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Last Updated: Thursday, 11 September, 2003, 16:30 GMT 17:30 UK
Red tape 'harming cancer patients'
By Kristine Krug, in Salford

Increasing amounts of red tape are leading to crucial delays in getting drugs into the clinic, medical charity Cancer Research UK says.

Micro, Eyewire
Researchers are looking at forms not samples
The charity claims regulations governing pharmaceutical research and trials and the use of patients' data and tissue samples have increased forty-fold over the last 40 years.

It believes "pedantic" rules are "strangling" the search for new cures.

"Whereas I could once go from developing a new drug to testing it in patients in a matter of months, it's now routinely taking more than two years," said Professor Malcolm Stevens, from the University of Nottingham.

"That kind of delay is undoubtedly costing lives."

Freezer details

The regulation of clinical trials alone has seen 18 new pieces of national legislation and eight European directives since 1995.

Professor Stevens told the British Association science festival how a new breast cancer drug called Phortress, developed in his Cancer Research UK Experimental Cancer Chemotherapy Research Group, had been awaiting the start of clinical trials for three years.

Gaining approval involved, for example, long descriptions of how exactly the samples from patients in Newcastle were to be transported to Nottingham for testing, including details such as the person who would receive them at the other end and information on the freezer used for storage.

"My staff are being diverted," he complained. "Instead of working in the lab developing the next generations of drugs, they are having to spend a lot of time writing protocols, having them checked, sending them to auditors, having them revised, and so on.

"This is not what we supposed to be doing which is developing innovative therapies."

Legislative curse

The amount of red tape, he said, did not only delay the time it took to get new drugs to the patients, but it seemed also to deter scientists from getting involved in drug trials in the first place.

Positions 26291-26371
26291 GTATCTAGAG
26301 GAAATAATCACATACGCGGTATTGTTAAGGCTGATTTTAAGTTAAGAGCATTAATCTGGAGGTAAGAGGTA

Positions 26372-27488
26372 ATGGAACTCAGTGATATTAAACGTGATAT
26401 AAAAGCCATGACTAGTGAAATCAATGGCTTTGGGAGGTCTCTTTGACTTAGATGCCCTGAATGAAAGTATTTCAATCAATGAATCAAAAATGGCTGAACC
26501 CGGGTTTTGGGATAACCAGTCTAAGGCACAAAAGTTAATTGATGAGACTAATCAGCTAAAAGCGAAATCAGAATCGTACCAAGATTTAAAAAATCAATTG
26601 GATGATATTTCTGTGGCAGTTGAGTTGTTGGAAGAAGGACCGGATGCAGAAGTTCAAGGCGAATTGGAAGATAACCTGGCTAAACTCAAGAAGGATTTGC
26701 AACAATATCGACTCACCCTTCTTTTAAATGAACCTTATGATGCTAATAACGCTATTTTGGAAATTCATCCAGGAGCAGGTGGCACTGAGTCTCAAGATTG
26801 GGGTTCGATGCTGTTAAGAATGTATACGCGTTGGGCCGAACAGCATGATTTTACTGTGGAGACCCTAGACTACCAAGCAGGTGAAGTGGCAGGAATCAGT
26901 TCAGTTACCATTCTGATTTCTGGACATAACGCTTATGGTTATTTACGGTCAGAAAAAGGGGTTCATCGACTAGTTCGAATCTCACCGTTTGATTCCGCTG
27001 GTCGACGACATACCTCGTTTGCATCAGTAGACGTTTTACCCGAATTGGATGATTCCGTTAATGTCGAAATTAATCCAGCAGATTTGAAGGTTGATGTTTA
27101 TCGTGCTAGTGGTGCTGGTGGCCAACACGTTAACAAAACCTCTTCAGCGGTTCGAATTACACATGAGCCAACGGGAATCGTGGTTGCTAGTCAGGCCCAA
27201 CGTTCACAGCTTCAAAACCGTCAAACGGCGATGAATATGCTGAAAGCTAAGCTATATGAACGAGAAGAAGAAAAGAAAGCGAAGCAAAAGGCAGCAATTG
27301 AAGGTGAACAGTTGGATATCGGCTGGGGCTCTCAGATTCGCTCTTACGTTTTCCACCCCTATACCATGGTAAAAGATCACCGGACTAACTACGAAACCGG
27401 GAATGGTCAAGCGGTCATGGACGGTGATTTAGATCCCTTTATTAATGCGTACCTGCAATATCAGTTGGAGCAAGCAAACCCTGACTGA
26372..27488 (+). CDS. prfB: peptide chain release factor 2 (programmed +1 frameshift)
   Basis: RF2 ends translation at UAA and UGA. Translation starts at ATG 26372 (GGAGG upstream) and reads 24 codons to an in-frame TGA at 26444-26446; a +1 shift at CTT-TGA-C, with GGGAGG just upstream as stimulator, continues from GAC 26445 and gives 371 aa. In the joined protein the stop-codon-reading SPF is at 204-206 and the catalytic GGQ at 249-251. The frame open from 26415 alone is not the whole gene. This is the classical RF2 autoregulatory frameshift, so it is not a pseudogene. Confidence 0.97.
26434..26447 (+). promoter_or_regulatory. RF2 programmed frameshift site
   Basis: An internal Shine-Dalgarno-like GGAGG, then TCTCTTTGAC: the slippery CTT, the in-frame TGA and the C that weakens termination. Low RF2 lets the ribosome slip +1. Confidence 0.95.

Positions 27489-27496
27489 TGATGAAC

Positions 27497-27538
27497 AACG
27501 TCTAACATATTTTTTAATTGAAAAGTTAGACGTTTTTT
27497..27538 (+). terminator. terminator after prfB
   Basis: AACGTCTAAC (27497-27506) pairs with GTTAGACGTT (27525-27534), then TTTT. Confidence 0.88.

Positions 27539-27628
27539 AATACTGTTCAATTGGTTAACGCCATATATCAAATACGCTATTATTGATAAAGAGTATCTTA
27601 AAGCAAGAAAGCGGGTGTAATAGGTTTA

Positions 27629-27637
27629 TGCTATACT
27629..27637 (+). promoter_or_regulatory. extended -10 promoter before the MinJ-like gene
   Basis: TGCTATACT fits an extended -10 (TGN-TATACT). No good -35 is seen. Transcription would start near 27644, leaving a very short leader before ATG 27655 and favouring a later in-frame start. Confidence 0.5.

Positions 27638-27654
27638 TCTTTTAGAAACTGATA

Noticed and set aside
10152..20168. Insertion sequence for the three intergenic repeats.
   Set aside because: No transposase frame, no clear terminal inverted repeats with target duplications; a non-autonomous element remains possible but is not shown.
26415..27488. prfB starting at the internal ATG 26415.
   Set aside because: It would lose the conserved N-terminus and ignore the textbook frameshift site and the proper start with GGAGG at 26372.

"Research fellows don't want to engage in clinical trials because of the paperwork involved," he claimed.

About 80 new cancer drugs went into clinical trials in the last 25 years, but Dr Richard Sullivan, Cancer Research UK's head of clinical programmes, expects that under current legislation this number will be slashed in the future.

Similar problems are hampering research on patients' tissue and data.

Before 1995, much of clinical research was governed by the Medicine's Act alone. Today, research on patients' data or their tissue has to comply with 18 pieces of legislation.

Dr Sullivan explained how even Egyptian mummies were now classified as unauthorised human tissue.

Brussels bureaucracy

Cancer Research UK partly blamed over-reaction by the government in the wake of the scandals of Alder Hey and Bristol, where organs had been retained without consent.

But many of the new regulations were also a direct result of directives from the EU, said Dr Sullivan. "Brussels has become a regulatory super-state."

Cancer Research UK asked the government for a more coordinated approach to regulate research, a simplification of the rules and a more effective representation of research interests at the EU level.

Their call was echoed by North West cancer fundraiser Margaret Macartney.

She is currently in remission after treatment for two bowel tumours and uterine cancer. She told the festival there had to be a revision of the regulations.

"There are unnecessary delays," she said. "It's not that people are not doing the work; it's that they are being prevented from doing it.

"The doctors will become discouraged and do something else. No one wants to work in a cul-de-sac."


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